I purchased my 2003 Focus Wagon used with just over 60,000 miles in June 2011 when the car was about 8 years old. In the 7 years I have owned the car I have added 120,000 miles for a total of just over 180,000 miles on the original equipment. Given my propensity for clocking what many would call excessive miles per year, it is only understandable I have had a higher maintenance cost. For example, in October 2015, I changed the timing belt at just under 120K. In less than 2-1/2 years I added another 60K, or a little over 26K per year. For me, that's easy. Where I live, everything is a long-distance commute. I don't know what the previous owner did to the vehicle; I bought it as-is and immediately had necessary but normal maintenance items performed. Other than regular oil changes, fuel filters, air filter, struts and an alternator -- all normal wear and tear items - I have experienced no unexpected hard part failures. The original engine and transmission have served well over the last 7 years, though at 180K the engine has sprung a leak. Having previously lived in a climate with extremes of cold and hot temps, I am not surprised that the motor mounts have begun to crack, increasing engine vibration. To be honest, there are some things about this car I do not like, chiefly poor fuel economy (compared to yesteryear's Japanese imports), poor sound insulation from road noise, the front-end turn signal lights are too much in the center, and an instrumentation cluster that does not provide any useful and preventative information concerning the vehicles day-by-day condition. Also, it's acceleration is not as quick as I would like, but for a vehicle in its class, I think it does well enough. But this is an economy car, not an F-18 fighter jet, and while I may yet wish for many gauges and a Heads-Up-Display with Infrared to see through snow, I am aware of the reality that you get what you pay for; with that in mind, I like my Focus. In fact, I like the wagon so much so, I am willing to repair my oil leak not by fixing the leak itself ($2k) and leaving the old engine and transmission in place, but by pro-actively installing a brand new OEM engine, remanufactured transmission, cross-members, struts, hub assemblies, alternator, water pump, power steering pump, radiator, new wires, and a few other items for $12K -- rather than scrap the car and buy someone else's problem. Some people, I am certain, will think I am certifiably insane. Did I mention I like my wagon?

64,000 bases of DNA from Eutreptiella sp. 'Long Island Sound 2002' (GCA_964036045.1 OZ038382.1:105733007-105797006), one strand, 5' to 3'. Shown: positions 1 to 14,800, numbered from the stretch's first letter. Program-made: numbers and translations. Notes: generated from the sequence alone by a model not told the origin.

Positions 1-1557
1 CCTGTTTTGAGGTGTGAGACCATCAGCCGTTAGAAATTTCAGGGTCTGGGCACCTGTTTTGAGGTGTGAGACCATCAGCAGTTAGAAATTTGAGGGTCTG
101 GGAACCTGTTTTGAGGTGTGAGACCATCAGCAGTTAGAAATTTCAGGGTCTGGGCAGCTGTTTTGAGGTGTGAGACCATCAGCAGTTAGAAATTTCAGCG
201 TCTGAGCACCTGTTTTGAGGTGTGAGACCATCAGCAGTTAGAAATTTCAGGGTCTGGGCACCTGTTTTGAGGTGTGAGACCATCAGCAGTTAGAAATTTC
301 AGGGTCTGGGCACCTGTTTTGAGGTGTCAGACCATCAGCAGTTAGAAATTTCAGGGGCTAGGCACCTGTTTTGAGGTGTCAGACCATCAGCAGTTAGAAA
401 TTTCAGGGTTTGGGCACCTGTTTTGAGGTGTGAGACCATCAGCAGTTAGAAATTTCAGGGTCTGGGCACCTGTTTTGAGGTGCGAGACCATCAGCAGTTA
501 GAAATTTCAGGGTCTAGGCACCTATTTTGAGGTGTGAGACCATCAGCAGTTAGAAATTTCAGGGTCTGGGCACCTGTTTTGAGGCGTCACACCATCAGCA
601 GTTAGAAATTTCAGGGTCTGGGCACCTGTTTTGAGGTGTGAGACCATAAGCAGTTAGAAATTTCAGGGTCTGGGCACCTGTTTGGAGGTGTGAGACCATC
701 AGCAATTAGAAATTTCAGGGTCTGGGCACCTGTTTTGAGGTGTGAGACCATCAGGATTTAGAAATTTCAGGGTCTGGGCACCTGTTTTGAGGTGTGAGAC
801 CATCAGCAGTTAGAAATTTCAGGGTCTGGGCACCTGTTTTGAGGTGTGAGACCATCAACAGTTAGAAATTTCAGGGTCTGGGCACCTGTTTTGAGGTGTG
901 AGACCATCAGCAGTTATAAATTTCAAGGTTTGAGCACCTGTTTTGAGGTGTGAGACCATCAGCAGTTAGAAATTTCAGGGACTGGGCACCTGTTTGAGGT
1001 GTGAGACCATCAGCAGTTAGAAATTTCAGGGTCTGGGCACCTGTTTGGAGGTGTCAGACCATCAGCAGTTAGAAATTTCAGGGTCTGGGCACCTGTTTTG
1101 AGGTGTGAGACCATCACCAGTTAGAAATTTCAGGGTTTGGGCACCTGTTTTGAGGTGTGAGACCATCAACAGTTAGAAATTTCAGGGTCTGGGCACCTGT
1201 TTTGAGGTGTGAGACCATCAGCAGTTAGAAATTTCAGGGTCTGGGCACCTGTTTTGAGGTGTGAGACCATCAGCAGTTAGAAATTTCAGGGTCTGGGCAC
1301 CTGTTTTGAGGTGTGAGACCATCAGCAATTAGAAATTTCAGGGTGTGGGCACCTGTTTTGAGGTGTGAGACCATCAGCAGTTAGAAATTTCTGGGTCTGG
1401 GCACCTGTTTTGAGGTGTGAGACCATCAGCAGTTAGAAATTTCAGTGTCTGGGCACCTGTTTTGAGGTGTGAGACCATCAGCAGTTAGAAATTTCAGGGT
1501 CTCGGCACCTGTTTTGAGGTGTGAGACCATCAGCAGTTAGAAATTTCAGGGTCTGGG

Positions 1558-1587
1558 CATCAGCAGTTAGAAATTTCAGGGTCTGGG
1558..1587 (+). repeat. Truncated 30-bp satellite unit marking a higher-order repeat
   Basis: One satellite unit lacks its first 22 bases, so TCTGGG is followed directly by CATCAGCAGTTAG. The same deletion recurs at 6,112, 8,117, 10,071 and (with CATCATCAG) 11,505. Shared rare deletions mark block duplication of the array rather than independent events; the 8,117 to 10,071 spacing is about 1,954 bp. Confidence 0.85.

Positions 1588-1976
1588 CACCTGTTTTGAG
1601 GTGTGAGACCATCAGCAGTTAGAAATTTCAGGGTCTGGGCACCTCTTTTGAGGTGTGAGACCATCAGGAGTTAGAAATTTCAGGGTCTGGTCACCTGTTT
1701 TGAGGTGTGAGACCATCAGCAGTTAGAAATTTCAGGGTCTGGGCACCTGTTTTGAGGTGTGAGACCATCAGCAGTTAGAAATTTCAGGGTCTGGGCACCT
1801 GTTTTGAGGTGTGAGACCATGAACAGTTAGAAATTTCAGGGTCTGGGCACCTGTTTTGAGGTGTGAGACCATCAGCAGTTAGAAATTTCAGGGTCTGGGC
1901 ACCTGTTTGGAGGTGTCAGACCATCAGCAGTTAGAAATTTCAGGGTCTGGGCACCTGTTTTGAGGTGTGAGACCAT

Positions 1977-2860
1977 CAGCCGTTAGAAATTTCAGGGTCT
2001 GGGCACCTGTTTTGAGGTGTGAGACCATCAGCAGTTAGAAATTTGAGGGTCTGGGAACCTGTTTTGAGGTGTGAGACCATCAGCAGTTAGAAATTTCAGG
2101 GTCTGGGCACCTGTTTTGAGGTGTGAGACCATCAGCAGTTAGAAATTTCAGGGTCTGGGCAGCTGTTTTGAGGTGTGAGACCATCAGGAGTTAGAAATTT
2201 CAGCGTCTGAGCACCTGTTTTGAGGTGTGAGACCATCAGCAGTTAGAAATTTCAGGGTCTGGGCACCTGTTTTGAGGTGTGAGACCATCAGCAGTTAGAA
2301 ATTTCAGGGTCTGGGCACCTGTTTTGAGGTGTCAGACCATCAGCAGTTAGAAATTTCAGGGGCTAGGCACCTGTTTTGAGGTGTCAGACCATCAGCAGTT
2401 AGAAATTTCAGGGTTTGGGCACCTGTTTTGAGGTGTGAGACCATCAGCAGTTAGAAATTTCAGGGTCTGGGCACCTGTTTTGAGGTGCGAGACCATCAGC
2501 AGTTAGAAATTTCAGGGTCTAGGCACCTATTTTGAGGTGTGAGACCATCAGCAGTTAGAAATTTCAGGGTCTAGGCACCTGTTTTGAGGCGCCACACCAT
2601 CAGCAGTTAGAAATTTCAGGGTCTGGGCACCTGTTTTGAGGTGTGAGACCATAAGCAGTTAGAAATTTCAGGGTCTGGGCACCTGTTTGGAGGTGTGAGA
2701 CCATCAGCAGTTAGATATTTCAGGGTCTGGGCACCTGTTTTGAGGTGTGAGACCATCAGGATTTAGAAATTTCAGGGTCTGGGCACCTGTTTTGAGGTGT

I've had my car for 15 months. Purchased it with 275.900 miles on it. I knew I was only going to be using it around town but I actually have used it for longer distances. So far I replaced motor mount , put new front brakes and 2 new front tires. She runs and drives like a champ.